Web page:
My parents came to stay recently and asked if we had any hot chocolate or Horlicks or even Bournvita. My response was no, because we weren't 75 years old. Then I remembered how I made those and others for myself way back when, but mainly I think it was a bedtime delaying tactic. I've not even thought about such beverages since, unless I've in Austria or somewhere chocolate-appropriate. It wouldn't occur to me to make or order them otherwise. I'm too busy tanking down the wine.

Anyway, after perhaps the dullest post this blog has ever seen - and, lets face it, there's some stiff competition, sit back and imagine you're avoiding 83 Royal Gardens too, though I'm going on Google maps shortly in an effort to track it down.

Thursday, January 17, 2013

1971: Well I just wondered

We always had the radio on at home. It would stay on in the kitchen whether anyone was in there or not. So you'd often hear snippets of songs, conversations, DJ chatter and news stories while getting a drink of Quosh or snaffling a Blue Riband.

Sometimes you heard a lot of the same song without ever knowing what it was. It was only in about 1986 that I realised the tune that had popped into my head on a regular basis during that time was in fact Nancy & Lee's Did You Ever.

It's easy to see how it would have been a Radio 2 staple. Semi-easy listening, country-tinged, his n' hers banter pop, just perfect for 1971 afternoons. It was only in recent years that I've discovered a very different side to Lee Hazlewood, his grumbling barritone now a firm favourite. This duet couldn't be further from the pop-sike Some Velvet Morning. He had his lighter moments of course, and this was one of them.

I've always been a Nancy Sinatra fan since mum used to sing These Boots Are Made For Walkin' to us. It is of course a Lee Hazlewood song - his own version's worth checking out. And if you've never seen this video of her doing the song, you've really got to. That's proper Austin Powers-inspiring Sixties frugging. But why didn't she have a longer career? Perhaps she wasn't hungry enough. Classic oeuvre as it stands though.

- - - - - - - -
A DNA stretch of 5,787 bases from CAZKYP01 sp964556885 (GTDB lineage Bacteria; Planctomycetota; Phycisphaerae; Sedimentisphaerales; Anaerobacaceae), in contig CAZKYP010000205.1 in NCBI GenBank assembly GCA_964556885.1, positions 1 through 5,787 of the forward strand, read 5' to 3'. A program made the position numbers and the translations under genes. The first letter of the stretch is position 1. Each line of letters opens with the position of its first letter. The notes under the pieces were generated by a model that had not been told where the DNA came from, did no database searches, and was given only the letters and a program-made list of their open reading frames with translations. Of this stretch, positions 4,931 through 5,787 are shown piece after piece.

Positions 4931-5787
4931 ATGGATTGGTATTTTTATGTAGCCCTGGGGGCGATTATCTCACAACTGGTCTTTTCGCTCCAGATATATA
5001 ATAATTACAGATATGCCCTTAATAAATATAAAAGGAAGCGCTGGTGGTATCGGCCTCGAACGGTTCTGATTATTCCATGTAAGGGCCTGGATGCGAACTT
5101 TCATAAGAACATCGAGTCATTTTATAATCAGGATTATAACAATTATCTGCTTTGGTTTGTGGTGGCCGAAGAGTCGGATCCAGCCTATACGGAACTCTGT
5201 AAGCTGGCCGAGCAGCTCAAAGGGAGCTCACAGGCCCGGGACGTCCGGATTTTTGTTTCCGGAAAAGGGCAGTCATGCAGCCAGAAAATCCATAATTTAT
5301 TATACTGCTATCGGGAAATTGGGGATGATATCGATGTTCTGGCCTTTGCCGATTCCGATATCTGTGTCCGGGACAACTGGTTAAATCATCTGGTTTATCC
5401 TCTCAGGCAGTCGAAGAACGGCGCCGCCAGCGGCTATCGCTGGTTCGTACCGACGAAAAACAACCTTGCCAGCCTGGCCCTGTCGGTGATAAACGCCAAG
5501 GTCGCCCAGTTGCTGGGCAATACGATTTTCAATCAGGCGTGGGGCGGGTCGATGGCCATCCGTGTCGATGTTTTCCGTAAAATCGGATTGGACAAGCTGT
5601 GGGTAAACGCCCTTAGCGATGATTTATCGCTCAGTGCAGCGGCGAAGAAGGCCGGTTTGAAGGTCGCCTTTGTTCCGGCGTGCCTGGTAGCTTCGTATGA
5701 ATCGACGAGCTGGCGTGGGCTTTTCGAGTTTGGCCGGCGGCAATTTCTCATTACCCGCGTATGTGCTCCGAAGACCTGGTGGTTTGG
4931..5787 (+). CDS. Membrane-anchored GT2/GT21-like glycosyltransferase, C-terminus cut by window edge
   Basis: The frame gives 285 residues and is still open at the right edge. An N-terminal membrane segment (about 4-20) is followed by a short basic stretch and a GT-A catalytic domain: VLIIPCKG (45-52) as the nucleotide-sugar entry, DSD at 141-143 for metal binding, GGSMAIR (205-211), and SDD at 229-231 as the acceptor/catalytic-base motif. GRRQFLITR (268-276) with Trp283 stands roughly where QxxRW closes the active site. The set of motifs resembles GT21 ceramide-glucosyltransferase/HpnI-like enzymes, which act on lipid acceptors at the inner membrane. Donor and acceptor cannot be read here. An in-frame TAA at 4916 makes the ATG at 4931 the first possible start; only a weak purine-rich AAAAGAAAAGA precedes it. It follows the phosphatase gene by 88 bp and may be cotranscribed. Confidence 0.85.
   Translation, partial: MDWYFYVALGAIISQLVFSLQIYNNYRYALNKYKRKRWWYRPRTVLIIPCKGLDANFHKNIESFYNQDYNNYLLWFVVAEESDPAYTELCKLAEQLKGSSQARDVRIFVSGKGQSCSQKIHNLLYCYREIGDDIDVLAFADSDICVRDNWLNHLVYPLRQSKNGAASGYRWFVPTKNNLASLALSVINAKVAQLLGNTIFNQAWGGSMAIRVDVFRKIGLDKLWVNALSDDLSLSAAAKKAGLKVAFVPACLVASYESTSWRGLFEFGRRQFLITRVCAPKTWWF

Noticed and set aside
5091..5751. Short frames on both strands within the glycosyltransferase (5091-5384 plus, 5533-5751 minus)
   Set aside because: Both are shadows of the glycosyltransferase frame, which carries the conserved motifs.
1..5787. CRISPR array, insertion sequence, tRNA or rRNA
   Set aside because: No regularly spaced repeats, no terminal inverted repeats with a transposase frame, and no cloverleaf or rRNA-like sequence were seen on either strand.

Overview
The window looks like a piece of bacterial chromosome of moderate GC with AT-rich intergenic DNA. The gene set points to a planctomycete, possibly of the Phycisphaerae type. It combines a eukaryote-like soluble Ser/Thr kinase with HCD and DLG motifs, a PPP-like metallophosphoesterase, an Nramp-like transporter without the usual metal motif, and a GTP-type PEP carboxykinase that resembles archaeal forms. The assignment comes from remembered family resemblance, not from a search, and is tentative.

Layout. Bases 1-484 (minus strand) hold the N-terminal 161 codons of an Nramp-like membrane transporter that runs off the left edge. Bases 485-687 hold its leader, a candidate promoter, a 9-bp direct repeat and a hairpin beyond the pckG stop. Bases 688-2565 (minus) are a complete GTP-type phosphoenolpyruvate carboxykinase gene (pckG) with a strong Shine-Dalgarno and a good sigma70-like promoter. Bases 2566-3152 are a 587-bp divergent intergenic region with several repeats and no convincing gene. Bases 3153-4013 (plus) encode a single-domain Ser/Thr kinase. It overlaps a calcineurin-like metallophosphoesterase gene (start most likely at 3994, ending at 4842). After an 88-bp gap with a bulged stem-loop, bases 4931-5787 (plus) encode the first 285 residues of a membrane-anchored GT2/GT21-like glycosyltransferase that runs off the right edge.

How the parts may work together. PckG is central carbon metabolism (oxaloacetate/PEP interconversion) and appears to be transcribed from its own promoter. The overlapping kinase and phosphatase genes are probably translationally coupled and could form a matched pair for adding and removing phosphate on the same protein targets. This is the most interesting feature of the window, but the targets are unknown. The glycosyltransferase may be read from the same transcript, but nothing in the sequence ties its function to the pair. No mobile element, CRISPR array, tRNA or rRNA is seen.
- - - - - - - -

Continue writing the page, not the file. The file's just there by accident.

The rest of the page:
However, Did You Ever reminds me immediately of walking into an empty kitchen, with a clear view of everyone sitting in the garden outside. It's hot outside but cool inside, it's still, somewhere a fly is buzzing, just the radio for company. Kind of comforting.

Wednesday, January 16, 2013

1982: You know it's okay

I was settling in to a routine at last.

I was now living with my aunt and uncle in the neighbouring town to where my new sixth form was and mum and dad were by now firmly ensconced in life in the Middle East. There were already rumblings that I wouldn't be there next term but in the meantime I was trying to make the best of it. And so far, so good.

Though I was close to that side of the family, I didn't know them like I got them once I had moved in with them. My cousin, who was just about to turn 21, worked as a secretary in another town. It was by no means a fun job. I didn't see her as particularly ambitious, and probably would have stayed there forever.

She was a classic early 80s 'Sharon', though without the accent: She went to wine bars called things like Street Level and Boogies, and discos called Raffles and Fridays, was really into funk and had a boyfriend with a tache who liked to tinker with his car on a Saturday afternoon while she  stood with arms folded on the doorstep. They'd not have been out of place in a Mike Leigh film, played by a young Lesley Manville and a young Jon Finch.

My other cousin had moved to London (into a flat above Shoppers' Paradise in Kentish Town where someone had died and not been discovered for six weeks. Well, I wouldn't), but came home most weekends to see his girlfriend. I don't know why he bothered. They never seemed to get on particularly well. She worked, as was said back then, 'with spastics', and encouraged this former teenage prog-rocker into red kickers and drainpipe jeans which, to me in New Romantic 1982, was worse than committing murder.